Helping teens keep healthy sleep habits over summer break can be a big job. Helping them get to sleep at a reasonable time starts with making sure they are not on their electronic devices late into the night because those devices tend to keep attention going. One reason for that is the blue light the screens put off. Recent iOS updates include the option to set iPhones and iPads to not emit blue light at night, and the screen takes on a orange color. Blue light not only boosts our attention but it can also have an impact on the health of your eyes.
Dr. Marcus Meyer with ABBA Eye Care in Colorado Springs says, “Blue light is from about 400 to 490 in wave length. The most harmful radiation is the low range blue light, from 400 to 440 in wave length, that is the harmful blue light. You don't want that wave length getting in your eye because it goes right past the front of the eye, and goes to the back of the eye, to the retina and causes macular degeneration.”
Dr. Meyer also says for kids log who a significant amount of screen time on a daily basis, you may want to consider asking your eye doctor about lenses that can filter out blue light. "If you have a young child on these iPads and all these instruments, they all emit blue light. What happens is it gets in a young child's eye, goes right to the back of the eye, and there is nothing to block it, so you will have more problems with these young children with retinal problems possibly in the future. Some lenses have coating and if you look at them they look really blue, because they are reflecting the blue light away from coming into the eye. Some lenses selectively filter out blue light, they won't filter out the higher blue light spectrum, 465 to 470 wavelength because that's is your turquoise light and you need that for sleep patterns"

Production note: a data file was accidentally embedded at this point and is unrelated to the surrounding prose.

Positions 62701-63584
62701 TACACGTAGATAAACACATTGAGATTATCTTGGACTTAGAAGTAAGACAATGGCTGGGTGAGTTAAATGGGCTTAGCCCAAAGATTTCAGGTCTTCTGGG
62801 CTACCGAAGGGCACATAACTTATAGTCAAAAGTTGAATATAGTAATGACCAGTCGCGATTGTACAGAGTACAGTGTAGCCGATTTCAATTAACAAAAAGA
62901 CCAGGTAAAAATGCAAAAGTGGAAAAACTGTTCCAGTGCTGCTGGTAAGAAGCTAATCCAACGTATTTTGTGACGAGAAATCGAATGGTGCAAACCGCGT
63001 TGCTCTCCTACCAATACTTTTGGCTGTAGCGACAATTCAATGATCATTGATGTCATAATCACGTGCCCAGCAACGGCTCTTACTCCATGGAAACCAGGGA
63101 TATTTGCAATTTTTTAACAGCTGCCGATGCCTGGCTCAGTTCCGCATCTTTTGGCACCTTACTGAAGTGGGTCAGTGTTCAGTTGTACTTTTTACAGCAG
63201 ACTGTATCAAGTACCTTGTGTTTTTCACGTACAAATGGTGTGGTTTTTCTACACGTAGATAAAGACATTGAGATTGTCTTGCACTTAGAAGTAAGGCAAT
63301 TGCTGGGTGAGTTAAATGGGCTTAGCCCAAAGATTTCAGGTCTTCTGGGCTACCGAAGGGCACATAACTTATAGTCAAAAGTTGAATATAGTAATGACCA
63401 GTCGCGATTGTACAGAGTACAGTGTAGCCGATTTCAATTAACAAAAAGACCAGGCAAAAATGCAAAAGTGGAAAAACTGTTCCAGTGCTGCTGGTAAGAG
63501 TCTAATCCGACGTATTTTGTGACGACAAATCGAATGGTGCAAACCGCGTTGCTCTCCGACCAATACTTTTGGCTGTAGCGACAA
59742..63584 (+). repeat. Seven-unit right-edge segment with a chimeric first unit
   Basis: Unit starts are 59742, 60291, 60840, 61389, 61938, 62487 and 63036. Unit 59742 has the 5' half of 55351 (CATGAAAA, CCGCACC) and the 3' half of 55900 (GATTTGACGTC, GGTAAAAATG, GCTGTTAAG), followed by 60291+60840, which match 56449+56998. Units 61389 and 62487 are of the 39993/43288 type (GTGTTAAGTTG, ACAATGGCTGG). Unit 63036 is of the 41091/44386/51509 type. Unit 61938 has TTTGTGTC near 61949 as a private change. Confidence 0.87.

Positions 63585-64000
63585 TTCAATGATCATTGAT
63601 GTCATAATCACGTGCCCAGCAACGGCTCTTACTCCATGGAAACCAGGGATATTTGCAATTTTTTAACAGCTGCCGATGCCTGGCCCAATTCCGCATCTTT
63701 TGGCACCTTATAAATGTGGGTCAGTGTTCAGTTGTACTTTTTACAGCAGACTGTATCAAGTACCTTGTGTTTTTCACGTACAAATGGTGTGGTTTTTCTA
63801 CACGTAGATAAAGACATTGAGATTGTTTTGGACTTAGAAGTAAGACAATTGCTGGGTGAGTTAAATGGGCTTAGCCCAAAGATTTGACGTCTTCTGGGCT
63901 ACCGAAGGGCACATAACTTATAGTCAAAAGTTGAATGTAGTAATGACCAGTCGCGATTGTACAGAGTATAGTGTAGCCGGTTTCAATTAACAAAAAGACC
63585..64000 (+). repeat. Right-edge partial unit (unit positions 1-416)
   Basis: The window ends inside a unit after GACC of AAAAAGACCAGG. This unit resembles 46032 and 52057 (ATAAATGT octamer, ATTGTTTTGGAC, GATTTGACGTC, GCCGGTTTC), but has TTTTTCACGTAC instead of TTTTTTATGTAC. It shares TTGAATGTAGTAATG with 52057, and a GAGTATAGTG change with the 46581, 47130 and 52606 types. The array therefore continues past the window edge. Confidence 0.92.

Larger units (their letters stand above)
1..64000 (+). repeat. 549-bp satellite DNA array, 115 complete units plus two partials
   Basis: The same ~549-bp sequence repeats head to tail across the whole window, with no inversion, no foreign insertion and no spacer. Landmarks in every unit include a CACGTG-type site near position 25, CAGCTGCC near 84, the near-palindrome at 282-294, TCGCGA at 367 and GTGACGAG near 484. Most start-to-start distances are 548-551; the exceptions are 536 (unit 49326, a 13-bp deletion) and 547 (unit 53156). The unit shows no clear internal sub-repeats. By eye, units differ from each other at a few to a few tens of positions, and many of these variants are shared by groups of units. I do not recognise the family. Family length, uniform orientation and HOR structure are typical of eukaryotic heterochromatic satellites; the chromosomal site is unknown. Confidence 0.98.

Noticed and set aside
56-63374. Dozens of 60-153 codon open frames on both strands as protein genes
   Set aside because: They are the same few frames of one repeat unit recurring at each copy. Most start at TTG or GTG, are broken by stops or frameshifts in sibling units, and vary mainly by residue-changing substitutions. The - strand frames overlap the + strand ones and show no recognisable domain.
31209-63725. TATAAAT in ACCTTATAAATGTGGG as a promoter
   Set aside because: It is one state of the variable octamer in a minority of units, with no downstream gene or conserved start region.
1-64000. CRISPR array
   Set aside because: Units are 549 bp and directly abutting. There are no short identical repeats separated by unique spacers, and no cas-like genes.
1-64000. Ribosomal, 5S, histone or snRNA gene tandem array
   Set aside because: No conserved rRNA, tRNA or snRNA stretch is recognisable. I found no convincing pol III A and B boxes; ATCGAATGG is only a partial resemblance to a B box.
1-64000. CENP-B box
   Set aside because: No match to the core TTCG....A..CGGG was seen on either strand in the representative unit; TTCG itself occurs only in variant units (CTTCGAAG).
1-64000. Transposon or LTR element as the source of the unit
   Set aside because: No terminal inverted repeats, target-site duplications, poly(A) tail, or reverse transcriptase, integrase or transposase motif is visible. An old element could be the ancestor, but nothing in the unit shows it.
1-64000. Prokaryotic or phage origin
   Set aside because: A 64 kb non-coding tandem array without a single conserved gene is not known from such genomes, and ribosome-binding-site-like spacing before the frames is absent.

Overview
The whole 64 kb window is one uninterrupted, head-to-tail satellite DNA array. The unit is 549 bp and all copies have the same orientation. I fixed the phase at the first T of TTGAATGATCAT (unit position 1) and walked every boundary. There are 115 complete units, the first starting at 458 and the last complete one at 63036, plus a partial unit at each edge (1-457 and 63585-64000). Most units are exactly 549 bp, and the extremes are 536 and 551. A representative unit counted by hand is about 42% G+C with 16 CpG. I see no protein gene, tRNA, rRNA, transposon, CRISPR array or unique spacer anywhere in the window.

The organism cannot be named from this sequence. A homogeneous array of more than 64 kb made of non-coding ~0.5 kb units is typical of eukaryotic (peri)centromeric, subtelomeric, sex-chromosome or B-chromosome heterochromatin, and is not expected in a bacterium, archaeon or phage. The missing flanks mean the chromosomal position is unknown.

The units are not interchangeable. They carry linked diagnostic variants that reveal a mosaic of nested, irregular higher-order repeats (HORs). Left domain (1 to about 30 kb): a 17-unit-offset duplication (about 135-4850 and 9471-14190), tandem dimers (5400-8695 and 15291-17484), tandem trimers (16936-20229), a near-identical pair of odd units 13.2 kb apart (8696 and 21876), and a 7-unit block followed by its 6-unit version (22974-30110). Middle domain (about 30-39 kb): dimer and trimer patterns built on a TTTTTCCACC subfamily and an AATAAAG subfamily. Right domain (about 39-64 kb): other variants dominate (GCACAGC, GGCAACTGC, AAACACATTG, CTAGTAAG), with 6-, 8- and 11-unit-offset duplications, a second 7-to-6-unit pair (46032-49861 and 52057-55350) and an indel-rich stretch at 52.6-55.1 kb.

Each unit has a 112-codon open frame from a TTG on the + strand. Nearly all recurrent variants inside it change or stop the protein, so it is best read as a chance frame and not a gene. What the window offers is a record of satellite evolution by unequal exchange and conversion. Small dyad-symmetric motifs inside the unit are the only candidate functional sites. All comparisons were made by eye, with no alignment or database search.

Blue light wavelengths are beneficial during daylight hours, but with cell phone and tablets becoming more and more a part our lives they may begin to have an impact on our eye health and our sleep patterns. If you have any questions, follow up with your eye doctor.